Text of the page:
by Justin Coombes
* Dr Justin Coombes is a poet, artist and a Senior Ruskin Tutor at the Ruskin School of Art, Oxford University.

(...) Jinjoon Lee draws on a range of media including sculpture, new media installation and architecture to explore perceptions of utopian space and its attendant ideologies in his films, writing, photographs, scrolls and installations. Rich in metaphor and highly allusive to a wide range of both Far Eastern and Western cultural traditions, (...)

by Arnaud Petit
* Dr Arnaud Petit is Sub Dean and Stipendiary Lecturer in Philosophy at Brasenose College, University of Oxford. 

One is not thrown into Audible Garden: one is drawn in. Slowly, at first, then all at once. Before anything, there’s a melody: the song of a bird chirping, nowhere to be seen, and yet somewhere, present. And then: the chirping becomes a laugh, a cry of joy; the bird has ceased to be a bird for an instant and is now a child. But only for an instant. (...)

by Minji Chun
* Minji Chun is an art critic, curator, and translator based in Seoul and Oxford.

 Audible Garden, which was held at the Korean Cultural Centre UK, is Lee’s first solo exhibition in over 10 years since Artificial Garden in 2011. Through the use of sound installations and interactive sculptures, the artist has transformed the static nature of a traditional garden into a dynamic and immersive experience. Lee, who has meticulously studied the liminoid experience and liminal space through light, sound, and East Asian Garden philosophy, envisions the intersection of art, technology, humans, and space. (...)
by Daha Kim

In the solo exhibition, in the production of art, the methodology used in science seems actively adopted. Usually, raw data that align with the question of scientific researchers are transformed into information and concluded with the knowledge that fits to the early hypothesis. The artist transformed audio-visual data into artwork which is not hypothesized as that of the scientists. Audio Midi data were transformed into the sound and visual results. The visual video data were converted into an abstracted form. The transformation and translation produce unexpected idiosyncrasy. (...)
by Sunghoon Lim
* Sunghoon Lim is an aesthetician, art critic. 

One autumn day in 2022, when the afternoon sun starts to set down and the evening light gets dusky, I met media installation work of Jinjoon Lee entitled Manufactured Nature: Irworobongdo (hereinafter abbreviated as Irworobongdo) at Changgyeonggung Palace. This installation work created based on AI technology makes us realize how immensely art can take us to a different cultural landscape.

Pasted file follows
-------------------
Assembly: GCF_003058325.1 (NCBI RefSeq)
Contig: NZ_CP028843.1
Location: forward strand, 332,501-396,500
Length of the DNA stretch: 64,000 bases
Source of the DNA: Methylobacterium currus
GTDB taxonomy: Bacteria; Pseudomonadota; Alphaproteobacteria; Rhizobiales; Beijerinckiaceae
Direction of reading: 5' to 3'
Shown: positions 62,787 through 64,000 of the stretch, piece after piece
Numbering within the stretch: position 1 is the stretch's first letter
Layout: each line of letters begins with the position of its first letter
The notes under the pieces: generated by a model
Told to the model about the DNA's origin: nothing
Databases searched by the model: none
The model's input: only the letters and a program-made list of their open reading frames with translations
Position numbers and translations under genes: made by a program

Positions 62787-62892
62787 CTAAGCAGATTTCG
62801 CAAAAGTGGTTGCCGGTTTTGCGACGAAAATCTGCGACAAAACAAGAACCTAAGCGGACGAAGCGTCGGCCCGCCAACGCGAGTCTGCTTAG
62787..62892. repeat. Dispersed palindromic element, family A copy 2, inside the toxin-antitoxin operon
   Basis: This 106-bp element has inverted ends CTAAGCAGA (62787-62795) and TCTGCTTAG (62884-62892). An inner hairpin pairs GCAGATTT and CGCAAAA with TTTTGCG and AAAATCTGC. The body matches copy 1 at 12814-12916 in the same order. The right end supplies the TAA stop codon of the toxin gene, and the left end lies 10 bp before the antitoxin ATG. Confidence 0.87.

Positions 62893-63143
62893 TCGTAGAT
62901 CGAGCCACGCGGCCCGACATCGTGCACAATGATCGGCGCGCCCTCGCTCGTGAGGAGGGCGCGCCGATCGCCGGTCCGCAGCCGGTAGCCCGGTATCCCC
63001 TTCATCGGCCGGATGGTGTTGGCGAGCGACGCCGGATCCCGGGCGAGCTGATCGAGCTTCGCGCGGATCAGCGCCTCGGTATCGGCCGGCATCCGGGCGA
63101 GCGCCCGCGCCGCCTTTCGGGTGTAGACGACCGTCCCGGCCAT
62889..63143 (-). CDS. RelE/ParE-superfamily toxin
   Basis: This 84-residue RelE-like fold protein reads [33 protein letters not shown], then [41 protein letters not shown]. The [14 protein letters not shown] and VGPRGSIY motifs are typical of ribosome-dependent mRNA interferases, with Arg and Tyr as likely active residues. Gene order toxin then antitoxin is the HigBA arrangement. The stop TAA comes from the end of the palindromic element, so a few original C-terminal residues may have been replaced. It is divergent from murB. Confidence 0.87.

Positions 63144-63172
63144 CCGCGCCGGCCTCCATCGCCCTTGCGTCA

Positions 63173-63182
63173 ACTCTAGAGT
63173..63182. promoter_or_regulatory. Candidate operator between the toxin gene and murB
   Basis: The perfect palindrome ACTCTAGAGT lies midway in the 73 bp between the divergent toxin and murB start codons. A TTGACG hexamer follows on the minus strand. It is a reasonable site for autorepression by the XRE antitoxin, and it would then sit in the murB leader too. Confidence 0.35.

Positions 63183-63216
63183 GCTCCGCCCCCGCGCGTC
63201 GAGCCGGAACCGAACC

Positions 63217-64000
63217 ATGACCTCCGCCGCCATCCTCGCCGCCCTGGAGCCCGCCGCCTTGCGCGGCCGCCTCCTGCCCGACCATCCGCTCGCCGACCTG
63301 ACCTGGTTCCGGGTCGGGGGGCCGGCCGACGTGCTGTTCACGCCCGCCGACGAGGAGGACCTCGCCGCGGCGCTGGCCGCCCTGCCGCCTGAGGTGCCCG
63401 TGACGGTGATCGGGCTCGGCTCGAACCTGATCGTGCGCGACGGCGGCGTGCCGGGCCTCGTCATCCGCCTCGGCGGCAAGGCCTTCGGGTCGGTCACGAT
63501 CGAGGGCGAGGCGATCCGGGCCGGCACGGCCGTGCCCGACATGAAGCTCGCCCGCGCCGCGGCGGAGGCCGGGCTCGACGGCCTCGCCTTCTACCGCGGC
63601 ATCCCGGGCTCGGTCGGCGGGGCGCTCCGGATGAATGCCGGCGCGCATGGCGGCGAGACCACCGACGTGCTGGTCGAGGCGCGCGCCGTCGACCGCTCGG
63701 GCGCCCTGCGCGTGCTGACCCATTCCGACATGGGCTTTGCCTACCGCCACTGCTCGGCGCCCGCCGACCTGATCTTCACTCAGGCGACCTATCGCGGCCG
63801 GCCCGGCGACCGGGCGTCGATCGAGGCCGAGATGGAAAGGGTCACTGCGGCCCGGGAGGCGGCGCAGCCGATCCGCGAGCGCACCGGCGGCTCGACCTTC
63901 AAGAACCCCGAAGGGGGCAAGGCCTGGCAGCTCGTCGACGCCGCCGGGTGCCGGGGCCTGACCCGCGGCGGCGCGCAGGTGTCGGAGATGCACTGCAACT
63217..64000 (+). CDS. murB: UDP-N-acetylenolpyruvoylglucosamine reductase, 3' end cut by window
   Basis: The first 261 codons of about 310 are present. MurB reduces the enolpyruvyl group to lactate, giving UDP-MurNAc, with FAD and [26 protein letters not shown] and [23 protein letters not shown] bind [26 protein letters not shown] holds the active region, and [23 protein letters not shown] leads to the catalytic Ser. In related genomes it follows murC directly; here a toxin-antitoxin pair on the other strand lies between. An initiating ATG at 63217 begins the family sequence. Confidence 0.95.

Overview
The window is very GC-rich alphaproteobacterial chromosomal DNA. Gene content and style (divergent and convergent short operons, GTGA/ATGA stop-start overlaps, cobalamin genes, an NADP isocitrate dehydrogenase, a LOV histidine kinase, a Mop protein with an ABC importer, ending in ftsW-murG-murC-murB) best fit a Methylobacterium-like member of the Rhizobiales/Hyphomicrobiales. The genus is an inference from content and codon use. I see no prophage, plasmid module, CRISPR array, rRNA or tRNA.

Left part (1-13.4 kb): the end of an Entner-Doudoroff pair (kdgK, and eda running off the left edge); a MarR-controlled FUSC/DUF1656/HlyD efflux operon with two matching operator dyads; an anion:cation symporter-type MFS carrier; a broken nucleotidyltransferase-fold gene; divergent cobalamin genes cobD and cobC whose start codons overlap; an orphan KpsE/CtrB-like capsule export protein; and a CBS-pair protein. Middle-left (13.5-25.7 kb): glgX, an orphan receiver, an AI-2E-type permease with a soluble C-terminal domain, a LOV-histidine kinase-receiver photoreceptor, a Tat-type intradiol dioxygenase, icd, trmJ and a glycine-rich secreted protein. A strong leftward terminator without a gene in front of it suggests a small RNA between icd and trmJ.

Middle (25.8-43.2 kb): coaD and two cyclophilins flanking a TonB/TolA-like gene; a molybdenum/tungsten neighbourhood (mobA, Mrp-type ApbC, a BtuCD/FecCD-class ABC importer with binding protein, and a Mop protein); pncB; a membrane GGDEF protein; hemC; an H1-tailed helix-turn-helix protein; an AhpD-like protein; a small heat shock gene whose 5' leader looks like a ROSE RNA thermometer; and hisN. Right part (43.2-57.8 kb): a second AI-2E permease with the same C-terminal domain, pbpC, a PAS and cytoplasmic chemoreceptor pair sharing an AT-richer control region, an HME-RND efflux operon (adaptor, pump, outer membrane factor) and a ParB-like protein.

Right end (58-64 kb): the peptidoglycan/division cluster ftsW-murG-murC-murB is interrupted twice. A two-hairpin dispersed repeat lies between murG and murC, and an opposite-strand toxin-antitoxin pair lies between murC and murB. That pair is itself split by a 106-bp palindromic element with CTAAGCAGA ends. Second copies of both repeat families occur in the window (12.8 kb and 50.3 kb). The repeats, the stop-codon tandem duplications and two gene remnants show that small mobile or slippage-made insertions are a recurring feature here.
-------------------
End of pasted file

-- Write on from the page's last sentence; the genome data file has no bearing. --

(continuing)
by Wonbang Kim
* Wonbang Kim is art critic, Professor of Hongik University.

The basic elements which constitutes the work are 3: light which is flamboyant and oneiric and which associates the stage of shows or theaters; space where endlessly reproduces and expands because of being full of mirrors and a stainless steel object which is installed in the center and is seen as if it is a stage for the performance of lead characters. I believe that those 3 elements could induce the psychological experiences of spectators. (...) 
by Yong-sung Baek
* Yong-sung Baek is art philosopher, Professor of Humanitas College of Kyung Hee University

“A religion without practice is no longer a religion." This applies equally to their lives and their destinies. It also holds true for art. Art without practice is already an institution, a self-repeating cycle captured within a hierarchical system of 'aesthetic division' like that expressed by Rancière. However, the practitioner bears a precarious fate, in a dual sense. (...) 
by Choo-young Lee 
* Choo-young Lee is curator of National Museum of Modern and Contemporary Art, Korea.

The gift given equally to all human beings by the divine is death. Death is an inevitable object that no human can avoid, and it was a subject of fear and awe. On the other hand, death was a presence of immense and fatal attraction that did not tolerate human resistance. Curiosity about the world beyond death and the desire for escapism from reality enabled voluntary death. (...)
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